We are currently using HP MSA1500cs and looking to migrate to NetApp, probably FAS2020 or 2040. I'm trying to get an idea about performance.
Currently we have three servers attached to the MSA: Groupware server (Lotus Domino with 600 users), MS SQL server (serving Dynamics AX with 50 users) and a file server. We are looking to add two Citrix Xenserver hosts (using shared storage on the SAN) in the next 6 months or so.
Our current disk configuration on the MSA is:
Array A: 4x15k SCSI disks RAID10 for the Domino server data
Array B: 12x10k SCSI disks RAID5 for the SQL server and some of the file server data
Array C: 6x1TB SATA disks RAID5 for most of the file server data, Domino user e-mail archives and SQL server dumps.
Currently we don't seem to have any performance problems with this config.
NetApp representatives told me that performance wise, a FAS2020 with 12x1TB SATA disks is fast enough for us. I know it is terribly hard to quantify such things for sure, but I made some (possibly ridiculous) calculations based on ballpark figures available here: http://www.yellow-bricks.com/2009/12/23/iops/
Based on that I calculate that my existing config has:
Array A: 700 iops read or 350 iops write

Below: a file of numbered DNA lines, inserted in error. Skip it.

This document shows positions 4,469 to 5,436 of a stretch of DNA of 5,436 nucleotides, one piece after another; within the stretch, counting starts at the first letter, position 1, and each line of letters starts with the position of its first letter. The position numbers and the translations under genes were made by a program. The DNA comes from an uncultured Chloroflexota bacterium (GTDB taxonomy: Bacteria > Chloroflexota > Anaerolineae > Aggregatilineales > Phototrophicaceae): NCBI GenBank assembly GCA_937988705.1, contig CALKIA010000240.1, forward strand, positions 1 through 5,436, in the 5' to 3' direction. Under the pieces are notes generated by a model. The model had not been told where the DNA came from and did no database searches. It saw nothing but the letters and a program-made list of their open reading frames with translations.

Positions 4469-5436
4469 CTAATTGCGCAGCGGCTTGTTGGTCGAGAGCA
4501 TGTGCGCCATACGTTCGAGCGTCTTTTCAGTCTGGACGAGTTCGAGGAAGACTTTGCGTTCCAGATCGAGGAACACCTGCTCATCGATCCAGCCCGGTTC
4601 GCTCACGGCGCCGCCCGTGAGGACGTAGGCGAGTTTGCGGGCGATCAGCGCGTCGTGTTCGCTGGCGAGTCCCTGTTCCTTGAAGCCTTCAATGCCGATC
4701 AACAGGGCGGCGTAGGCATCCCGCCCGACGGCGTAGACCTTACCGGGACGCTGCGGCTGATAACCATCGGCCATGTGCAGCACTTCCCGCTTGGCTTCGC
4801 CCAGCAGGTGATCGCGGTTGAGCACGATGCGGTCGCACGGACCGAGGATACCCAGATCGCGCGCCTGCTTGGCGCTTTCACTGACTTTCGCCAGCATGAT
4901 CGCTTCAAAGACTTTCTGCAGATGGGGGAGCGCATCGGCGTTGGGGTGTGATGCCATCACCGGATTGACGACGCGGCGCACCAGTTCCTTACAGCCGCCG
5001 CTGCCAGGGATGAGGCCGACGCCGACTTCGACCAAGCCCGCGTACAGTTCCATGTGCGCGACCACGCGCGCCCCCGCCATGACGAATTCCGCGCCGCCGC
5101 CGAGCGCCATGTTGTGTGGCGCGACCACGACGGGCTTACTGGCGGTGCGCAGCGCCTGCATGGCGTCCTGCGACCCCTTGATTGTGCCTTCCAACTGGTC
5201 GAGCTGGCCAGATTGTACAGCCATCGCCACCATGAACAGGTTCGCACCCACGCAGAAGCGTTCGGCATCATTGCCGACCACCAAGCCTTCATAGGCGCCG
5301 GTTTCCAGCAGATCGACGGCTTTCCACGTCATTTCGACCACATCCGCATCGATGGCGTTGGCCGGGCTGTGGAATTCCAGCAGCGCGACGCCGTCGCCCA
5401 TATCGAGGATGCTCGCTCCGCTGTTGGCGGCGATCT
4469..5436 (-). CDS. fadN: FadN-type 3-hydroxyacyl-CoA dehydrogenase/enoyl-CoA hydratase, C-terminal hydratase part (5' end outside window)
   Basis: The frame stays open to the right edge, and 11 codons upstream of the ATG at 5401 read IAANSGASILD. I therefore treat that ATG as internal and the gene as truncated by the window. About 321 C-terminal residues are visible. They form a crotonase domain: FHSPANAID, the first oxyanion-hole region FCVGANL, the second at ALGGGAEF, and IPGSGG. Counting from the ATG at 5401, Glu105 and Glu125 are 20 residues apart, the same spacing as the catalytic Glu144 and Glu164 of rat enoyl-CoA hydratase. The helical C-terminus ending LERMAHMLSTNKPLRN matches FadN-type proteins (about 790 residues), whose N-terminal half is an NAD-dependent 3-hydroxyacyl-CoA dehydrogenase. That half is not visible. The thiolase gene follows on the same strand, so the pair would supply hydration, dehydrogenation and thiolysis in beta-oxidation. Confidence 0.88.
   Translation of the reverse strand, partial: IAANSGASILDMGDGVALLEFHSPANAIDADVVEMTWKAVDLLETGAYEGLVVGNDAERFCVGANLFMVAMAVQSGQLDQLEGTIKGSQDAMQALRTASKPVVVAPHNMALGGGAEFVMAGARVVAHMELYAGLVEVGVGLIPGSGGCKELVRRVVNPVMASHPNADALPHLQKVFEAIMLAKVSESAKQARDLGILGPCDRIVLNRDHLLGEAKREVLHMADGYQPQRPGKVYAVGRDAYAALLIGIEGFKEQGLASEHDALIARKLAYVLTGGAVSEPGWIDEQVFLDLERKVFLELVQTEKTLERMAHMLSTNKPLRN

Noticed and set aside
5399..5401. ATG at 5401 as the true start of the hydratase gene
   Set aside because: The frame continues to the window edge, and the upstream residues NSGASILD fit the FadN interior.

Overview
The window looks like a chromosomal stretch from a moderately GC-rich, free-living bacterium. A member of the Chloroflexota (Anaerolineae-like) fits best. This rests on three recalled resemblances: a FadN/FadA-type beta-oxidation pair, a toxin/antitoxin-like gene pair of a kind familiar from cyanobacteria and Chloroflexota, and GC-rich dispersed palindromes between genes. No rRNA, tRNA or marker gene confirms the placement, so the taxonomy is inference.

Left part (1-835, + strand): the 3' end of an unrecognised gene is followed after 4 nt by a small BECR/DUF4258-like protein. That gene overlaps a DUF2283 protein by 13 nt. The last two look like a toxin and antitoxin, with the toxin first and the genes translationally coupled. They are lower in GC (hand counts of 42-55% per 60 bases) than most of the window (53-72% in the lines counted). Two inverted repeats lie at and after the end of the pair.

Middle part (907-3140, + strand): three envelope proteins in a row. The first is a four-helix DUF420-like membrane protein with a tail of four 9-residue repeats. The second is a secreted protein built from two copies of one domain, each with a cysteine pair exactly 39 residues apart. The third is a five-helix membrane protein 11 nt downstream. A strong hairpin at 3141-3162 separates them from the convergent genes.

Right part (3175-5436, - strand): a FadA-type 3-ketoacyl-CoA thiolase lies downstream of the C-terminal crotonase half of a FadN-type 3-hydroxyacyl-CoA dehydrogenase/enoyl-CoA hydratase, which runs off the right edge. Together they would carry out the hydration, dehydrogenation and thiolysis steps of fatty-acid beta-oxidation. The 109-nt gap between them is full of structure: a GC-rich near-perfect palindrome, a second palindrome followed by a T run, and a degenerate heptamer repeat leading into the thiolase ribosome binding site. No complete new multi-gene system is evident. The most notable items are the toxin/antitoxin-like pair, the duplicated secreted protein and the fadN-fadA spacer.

Array B: 1500 iops read, 375 iops write
Array C: 450 iops read, 225 iops write
Total: 2650 iops read, 950 iops write
Using the same calculation, a RAID-DP of 12x7.2k rpm disks gives 900 iops read, 450 iops write. The question now is, does a NetApp with it's magical WAFL and all the other goodies really make up this lack of raw IOPS? What do people with real-life NetApp experience have to say?
Yes this seems very optimistic at best - you wont have a group of 12 drives in RAID-DP anyhow, because you will lose drives to spares and to the second controller. So maybe 1 group of 8 drives in DP, plus a spare, and one RAID 4 group plus a spare for the other controller. With the 2020 you really need more spindles to do anything much with SATA, or to use SAS drives IMHO.
Theoretically 12 SATA disks are not enough to cope with your workload, but if your NetApp representative is saying that because he analyzed performance data from your environment maybe he could be right, your current storage may be overprovisioned in term of IOPS.
Explain your IOPS consideration (which is mostly correct from a pure performance standpoint) to your NetApp representative and ask him why he said that.